I mounted a generic 30A, 5-plug automotive relay to the right inner fender well, just behind the headlight. I ran the power supply line from there into a separate 30A fuse holder and then through the plastic wire sheath along the fender well and up to the outboard end of the power distribution center (the main fuse block), where it attaches to the positive battery cable via a ring connector around the mounting bolt. The power output line for the left fog light runs from the relay down to the frame rail, where it enters the plastic wire sheath that runs across the bottom of the grille in front of the radiator. It exits near the left frame rail and runs under the decorative plastic piece (where a winch mount really belongs) to the bumper and down to the light mount. The right side light splices into this line over by the right frame rail. I used soldered connections protected with heat shrink tubing. (I really need a bigger soldering iron if I’m going to keep working with 10 awg wire!) Ideally, all of the exposed 10 awg wiring should be protected by plastic sheathing to protect it from wear and prevent shorts.
The 18 awg ground wire for the relay control runs all of 6″ to the ground terminal behind the right headlight. The 18 awg switched supply line for the relay control terminal takes a winding path through some existing plastic sheathing along the right fender well, across the top of the firewall, and through a large rubber grommet into the dash area. From there it runs above the steering column to the illuminated rocker switch, which I mounted right below my headlight switch. From the switch, I tapped the line into the factory headlight supply line, which (on my ’95 YJ) is a pink wire with a red tracer that runs from the back of the headlight switch. Any wire will do, but you probably want one that’s constantly hot (regardless of the ignition switch setting) and one that’s easily accessible. The pink/red headlight switch fits that criteria.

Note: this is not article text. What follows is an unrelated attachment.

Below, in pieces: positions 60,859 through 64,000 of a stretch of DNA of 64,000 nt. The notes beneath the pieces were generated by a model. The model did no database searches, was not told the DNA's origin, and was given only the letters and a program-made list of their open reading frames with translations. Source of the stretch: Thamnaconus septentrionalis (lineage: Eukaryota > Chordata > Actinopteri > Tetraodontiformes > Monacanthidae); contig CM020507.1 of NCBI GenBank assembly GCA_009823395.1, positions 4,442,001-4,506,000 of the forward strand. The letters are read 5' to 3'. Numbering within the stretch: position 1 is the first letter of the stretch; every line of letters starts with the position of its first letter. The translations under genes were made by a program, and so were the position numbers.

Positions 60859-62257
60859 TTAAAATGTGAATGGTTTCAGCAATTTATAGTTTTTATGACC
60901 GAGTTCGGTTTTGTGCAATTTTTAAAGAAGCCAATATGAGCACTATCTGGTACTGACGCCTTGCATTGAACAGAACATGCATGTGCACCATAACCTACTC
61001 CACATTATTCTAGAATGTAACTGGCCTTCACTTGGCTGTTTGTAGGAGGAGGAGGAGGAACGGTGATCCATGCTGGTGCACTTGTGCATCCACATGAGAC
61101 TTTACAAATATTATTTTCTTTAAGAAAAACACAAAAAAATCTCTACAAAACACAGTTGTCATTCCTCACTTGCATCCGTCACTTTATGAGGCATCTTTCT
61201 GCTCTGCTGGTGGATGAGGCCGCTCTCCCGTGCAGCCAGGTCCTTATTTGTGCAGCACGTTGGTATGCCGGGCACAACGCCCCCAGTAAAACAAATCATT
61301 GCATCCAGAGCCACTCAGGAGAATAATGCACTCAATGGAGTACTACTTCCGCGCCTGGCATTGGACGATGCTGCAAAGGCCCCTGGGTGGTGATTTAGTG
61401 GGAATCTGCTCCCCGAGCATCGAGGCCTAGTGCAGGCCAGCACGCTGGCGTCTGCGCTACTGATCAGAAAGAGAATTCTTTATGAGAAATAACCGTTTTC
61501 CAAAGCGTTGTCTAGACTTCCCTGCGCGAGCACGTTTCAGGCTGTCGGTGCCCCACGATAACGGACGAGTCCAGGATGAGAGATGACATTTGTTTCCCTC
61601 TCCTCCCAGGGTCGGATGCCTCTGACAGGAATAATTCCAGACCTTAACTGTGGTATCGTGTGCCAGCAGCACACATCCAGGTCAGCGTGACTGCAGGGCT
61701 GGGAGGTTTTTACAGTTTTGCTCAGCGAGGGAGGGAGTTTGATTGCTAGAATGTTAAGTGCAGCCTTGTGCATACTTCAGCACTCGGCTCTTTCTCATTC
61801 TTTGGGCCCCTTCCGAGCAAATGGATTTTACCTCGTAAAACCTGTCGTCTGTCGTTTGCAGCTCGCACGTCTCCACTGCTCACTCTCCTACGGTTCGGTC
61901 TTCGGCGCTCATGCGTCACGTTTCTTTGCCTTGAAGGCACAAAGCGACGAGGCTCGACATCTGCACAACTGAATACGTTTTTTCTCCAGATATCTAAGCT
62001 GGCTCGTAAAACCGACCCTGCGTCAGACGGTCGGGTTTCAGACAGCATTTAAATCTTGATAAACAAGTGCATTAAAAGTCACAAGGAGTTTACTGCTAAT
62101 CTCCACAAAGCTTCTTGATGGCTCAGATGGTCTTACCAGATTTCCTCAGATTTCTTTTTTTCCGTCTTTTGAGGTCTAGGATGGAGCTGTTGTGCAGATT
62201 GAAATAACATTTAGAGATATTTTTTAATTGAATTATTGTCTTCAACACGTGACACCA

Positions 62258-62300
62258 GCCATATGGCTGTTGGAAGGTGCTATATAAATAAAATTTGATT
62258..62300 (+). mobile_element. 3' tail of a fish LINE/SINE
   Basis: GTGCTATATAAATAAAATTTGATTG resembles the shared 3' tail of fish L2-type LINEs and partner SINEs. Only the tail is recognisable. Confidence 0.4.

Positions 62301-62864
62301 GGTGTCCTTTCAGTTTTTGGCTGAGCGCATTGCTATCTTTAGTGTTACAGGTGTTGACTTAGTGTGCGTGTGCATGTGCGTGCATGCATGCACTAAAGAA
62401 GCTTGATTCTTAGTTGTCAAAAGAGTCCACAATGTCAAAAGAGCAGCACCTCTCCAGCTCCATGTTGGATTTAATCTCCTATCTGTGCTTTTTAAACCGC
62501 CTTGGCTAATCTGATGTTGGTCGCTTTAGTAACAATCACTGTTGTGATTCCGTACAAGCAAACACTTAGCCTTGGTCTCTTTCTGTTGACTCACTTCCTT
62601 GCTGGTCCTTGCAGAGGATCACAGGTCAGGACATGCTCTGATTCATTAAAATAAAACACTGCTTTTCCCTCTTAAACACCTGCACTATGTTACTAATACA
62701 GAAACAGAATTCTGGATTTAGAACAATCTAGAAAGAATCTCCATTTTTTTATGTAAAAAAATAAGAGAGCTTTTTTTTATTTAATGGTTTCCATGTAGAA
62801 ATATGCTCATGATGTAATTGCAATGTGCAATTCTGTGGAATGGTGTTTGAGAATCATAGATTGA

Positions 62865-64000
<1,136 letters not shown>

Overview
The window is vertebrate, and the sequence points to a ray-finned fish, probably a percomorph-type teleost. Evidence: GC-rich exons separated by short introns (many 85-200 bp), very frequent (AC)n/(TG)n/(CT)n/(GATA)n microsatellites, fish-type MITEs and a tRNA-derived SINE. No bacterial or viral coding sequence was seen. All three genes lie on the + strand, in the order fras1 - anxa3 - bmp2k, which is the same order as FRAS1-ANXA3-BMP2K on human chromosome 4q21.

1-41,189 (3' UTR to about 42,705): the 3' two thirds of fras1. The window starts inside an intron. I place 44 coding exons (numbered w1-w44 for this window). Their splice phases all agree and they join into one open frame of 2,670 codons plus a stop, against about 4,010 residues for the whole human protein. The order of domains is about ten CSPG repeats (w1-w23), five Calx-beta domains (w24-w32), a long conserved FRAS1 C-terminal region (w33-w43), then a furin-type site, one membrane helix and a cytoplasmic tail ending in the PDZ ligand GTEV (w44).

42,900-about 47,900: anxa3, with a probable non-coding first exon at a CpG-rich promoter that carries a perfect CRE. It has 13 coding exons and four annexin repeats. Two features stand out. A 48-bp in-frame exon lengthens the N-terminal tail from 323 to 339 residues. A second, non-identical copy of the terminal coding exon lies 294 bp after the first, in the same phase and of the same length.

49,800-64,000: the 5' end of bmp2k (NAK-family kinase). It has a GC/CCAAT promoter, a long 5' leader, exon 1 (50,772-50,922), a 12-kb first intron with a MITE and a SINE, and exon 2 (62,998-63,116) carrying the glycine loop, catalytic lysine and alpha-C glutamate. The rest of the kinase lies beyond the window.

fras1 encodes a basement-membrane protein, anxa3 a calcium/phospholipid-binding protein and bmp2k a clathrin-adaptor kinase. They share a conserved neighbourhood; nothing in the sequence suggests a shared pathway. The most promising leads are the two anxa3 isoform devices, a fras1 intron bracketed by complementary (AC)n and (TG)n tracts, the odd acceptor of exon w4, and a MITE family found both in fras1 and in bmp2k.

Boy, that description sure sounds simple. It took me a week of evenings to get all this hooked up. Maybe I’m just slow.
If you plan to use your lights on pavement as fog lights, you’ll need to aim them properly. The factory service manual has this to say about that: park on a flat, level surface 25′ away from a flat wall, pointing straight at the wall. Make sure the vehicle is sitting level with an average load in it and a nearly full tank of gas. Mark a spot on the wall that’s directly in-line with the center of your vehicle. Mark spots that are directly in-line with your lights (the same horizontal distance from the center line on the wall as they are from the center line on your vehicle). These marks should be the same height off the floor as your lights. Fog lights should be adjusted so that the center “hot spot” is located 4″ directly below the marks on the wall (straight ahead and down a bit). Headlight low beam adjustment follows the same procedure, but only points 1″ below the mark on the wall. Here’s the diagram (below). Proper light adjustment should keep oncoming vehicles from flashing you as they go by.
Links on this page to Amazon are part of an affiliate program that helps keep Jedi.com operational.
Thank you for your support!